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Wage Rigidity, Institutions, and Inflation

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  • Steinar Holden
  • Fredrik Wulfsberg

Abstract

A number of recent studies have documented extensive downward nominal wage rigidity (DNWR) for job stayers in many OECD countries. However, DNWR for individual workers may induce downward rigidity or “a floor” for the aggregate wage growth at positive or negative levels. Aggregate wage growth may be below zero because of compositional effects, for example that old, high-wage workers are replaced by young low-wage workers. DNWR may also lead to a positive growth in aggregate wages because of changes in relative wages. We explore industry data for 19 OECD countries, over the period 1971–2006. We find evidence for floors on nominal wage growth at 6 percent and lower in the 1970s and 1980s, at one percent in the 1990s, and at 0.5 percent in the 2000s. Furthermore, we find that DNWR is stronger in country-years with strict employment protection legislation, high union density, centralised wage setting and high inflation.

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Bibliographic Info

Paper provided by CESifo Group Munich in its series CESifo Working Paper Series with number 2554.

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Date of creation: 2009
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Handle: RePEc:ces:ceswps:_2554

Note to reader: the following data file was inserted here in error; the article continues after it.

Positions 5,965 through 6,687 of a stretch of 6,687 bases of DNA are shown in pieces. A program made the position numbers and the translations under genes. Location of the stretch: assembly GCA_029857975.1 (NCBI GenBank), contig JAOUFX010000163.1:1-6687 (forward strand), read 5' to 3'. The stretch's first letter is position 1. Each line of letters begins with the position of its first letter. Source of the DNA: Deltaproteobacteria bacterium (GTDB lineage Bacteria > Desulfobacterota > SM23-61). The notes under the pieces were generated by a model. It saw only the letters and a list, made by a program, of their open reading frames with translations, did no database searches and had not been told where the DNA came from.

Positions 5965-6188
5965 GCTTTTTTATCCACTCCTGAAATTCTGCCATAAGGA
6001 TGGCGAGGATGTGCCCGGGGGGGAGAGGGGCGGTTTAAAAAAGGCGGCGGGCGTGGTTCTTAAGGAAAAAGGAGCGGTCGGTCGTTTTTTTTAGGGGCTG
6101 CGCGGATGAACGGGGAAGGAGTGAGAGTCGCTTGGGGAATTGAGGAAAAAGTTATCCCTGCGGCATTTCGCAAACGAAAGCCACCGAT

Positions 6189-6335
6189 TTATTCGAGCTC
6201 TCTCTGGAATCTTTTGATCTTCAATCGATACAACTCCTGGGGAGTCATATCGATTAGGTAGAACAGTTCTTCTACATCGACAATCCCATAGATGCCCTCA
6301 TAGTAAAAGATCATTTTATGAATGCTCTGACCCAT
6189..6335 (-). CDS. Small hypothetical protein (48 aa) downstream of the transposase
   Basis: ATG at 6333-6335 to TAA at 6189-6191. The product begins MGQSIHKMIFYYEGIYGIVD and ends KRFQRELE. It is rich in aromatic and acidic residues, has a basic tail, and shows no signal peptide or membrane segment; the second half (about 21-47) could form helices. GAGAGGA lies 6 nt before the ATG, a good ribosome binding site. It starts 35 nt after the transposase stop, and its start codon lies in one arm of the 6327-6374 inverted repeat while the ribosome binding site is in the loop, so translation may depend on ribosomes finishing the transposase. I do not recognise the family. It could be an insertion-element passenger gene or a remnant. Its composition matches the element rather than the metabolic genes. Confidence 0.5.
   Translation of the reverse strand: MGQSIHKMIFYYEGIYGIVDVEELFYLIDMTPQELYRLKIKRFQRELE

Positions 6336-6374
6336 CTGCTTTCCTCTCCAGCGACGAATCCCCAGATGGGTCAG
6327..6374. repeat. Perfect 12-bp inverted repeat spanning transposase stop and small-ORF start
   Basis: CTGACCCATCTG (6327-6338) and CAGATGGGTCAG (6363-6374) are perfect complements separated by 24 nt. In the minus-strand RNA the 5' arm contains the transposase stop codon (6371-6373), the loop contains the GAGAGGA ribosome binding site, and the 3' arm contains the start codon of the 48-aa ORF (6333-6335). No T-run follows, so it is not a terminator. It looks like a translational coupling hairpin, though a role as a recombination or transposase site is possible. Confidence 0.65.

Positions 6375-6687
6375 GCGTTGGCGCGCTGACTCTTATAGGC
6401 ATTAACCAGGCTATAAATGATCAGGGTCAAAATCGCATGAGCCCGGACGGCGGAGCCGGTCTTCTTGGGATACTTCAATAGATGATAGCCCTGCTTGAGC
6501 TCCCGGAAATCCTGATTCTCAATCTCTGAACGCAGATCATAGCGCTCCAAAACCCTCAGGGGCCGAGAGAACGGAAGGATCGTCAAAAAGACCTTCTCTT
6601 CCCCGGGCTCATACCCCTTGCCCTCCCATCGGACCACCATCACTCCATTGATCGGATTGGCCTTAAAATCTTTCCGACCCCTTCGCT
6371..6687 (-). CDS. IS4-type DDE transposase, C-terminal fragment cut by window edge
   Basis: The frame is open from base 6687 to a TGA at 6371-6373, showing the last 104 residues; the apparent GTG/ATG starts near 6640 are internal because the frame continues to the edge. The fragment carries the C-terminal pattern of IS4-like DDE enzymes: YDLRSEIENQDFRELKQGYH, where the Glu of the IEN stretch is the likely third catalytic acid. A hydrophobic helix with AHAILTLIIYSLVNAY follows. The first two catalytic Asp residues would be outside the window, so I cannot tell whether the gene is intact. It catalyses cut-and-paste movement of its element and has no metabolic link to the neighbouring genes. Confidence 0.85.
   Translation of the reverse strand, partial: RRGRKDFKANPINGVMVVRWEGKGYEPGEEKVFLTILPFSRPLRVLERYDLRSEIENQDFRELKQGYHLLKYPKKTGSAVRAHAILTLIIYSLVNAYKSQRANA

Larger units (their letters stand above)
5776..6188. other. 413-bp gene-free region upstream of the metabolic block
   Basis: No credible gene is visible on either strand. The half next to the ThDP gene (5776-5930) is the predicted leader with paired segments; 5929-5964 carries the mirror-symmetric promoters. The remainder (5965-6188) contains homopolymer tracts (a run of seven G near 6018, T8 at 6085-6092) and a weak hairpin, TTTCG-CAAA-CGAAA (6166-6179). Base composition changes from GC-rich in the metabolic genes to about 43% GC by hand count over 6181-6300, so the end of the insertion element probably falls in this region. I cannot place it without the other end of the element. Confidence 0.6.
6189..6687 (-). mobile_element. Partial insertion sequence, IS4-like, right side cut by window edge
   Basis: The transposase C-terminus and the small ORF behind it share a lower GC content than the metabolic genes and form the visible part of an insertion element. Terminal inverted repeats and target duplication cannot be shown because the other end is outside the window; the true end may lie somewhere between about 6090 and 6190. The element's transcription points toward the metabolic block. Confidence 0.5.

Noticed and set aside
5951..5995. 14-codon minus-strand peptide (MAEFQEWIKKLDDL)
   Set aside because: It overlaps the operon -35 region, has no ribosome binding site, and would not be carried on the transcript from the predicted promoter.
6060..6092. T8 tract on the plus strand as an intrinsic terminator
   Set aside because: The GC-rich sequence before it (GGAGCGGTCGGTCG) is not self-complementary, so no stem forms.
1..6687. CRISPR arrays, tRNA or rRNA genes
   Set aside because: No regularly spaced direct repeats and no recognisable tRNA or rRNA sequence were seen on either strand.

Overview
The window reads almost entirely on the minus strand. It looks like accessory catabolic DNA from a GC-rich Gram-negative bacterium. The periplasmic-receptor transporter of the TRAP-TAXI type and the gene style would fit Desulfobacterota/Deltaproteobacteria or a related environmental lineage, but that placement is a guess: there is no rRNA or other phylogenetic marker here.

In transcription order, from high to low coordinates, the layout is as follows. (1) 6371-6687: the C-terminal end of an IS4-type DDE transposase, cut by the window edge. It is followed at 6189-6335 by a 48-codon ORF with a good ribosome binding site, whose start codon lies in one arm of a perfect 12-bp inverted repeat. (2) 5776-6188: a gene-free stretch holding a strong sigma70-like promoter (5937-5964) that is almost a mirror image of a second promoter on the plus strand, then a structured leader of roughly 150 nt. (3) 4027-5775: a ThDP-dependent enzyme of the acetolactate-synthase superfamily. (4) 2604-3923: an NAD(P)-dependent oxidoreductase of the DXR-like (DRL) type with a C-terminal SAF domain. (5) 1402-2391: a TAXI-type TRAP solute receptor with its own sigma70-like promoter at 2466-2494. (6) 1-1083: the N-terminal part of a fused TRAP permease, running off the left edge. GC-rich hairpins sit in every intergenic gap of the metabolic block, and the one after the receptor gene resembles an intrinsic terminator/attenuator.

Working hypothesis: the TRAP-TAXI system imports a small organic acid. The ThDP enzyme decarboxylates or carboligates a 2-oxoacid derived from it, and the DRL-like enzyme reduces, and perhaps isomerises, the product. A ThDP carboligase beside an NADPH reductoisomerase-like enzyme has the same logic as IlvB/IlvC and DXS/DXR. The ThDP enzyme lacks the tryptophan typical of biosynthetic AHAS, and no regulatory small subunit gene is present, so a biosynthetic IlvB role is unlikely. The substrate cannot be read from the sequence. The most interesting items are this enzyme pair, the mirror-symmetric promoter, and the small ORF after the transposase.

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Keywords: wage inflation; downward nominal wage rigidity; OECD; wage setting;

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References

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  22. Carlsson Mikael & Westermark Andreas, 2008. "Monetary Policy under Downward Nominal Wage Rigidity," The B.E. Journal of Macroeconomics, De Gruyter, vol. 8(1), pages 1-61, October.
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Cited by:
  1. Lünnemann, Patrick & Wintr, Ladislav, 2010. "Downward wage rigidity and automatic wage indexation: evidence from monthly micro wage data," Working Paper Series 1269, European Central Bank.
  2. Stefano Gnocchi & Evi Pappa, 2009. "Do labor market rigidities matter for business cycles? Yes they do," Working Papers 411, Barcelona Graduate School of Economics.

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